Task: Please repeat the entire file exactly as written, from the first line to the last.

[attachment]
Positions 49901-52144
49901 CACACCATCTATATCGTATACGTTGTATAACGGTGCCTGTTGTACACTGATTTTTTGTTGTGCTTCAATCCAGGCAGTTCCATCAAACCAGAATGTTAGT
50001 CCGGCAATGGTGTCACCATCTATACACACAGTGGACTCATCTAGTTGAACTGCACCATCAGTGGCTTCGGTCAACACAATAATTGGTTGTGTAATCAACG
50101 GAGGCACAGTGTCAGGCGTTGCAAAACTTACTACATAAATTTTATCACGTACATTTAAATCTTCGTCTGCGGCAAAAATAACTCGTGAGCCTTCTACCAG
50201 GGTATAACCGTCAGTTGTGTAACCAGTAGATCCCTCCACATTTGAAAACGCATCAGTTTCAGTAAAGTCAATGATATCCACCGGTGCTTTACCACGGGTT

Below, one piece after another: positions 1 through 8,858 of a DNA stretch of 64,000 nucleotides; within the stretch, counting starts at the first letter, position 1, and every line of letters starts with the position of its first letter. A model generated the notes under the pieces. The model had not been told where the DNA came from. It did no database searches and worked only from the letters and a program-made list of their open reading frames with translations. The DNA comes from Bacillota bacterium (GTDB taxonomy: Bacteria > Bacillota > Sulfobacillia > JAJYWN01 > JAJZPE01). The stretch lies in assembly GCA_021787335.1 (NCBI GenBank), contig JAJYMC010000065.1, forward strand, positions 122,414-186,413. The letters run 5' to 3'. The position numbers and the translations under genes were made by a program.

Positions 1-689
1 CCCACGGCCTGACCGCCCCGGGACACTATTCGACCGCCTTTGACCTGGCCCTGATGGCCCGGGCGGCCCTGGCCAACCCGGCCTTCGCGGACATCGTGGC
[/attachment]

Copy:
Positions 49901-52144
49901 CACACCATCTATATCGTATACGTTGTATAACGGTGCCTGTTGTACACTGATTTTTTGTTGTGCTTCAATCCAGGCAGTTCCATCAAACCAGAATGTTAGT
50001 CCGGCAATGGTGTCACCATCTATACACACAGTGGACTCATCTAGTTGAACTGCACCATCAGTGGCTTCGGTCAACACAATAATTGGTTGTGTAATCAACG
50101 GAGGCACAGTGTCAGGCGTTGCAAAACTTACTACATAAATTTTATCACGTACATTTAAATCTTCGTCTGCGGCAAAAATAACTCGTGAGCCTTCTACCAG
50201 GGTATAACCGTCAGTTGTGTAACCAGTAGATCCCTCCACATTTGAAAACGCATCAGTTTCAGTAAAGTCAATGATATCCACCGGTGCTTTACCACGGGTT

Below, one piece after another: positions 1 through 8,858 of a DNA stretch of 64,000 nucleotides; within the stretch, counting starts at the first letter, position 1, and every line of letters starts with the position of its first letter. A model generated the notes under the pieces. The model had not been told where the DNA came from. It did no database searches and worked only from the letters and a program-made list of their open reading frames with translations. The DNA comes from Bacillota bacterium (GTDB taxonomy: Bacteria > Bacillota > Sulfobacillia > JAJYWN01 > JAJZPE01). The stretch lies in assembly GCA_021787335.1 (NCBI GenBank), contig JAJYMC010000065.1, forward strand, positions 122,414-186,413. The letters run 5' to 3'. The position numbers and the translations under genes were made by a program.

Positions 1-689
1 CCCACGGCCTGACCGCCCCGGGACACTATTCGACCGCCTTTGACCTGGCCCTGATGGCCCGGGCGGCCCTGGCCAACCCGGCCTTCGCGGACATCGTGGC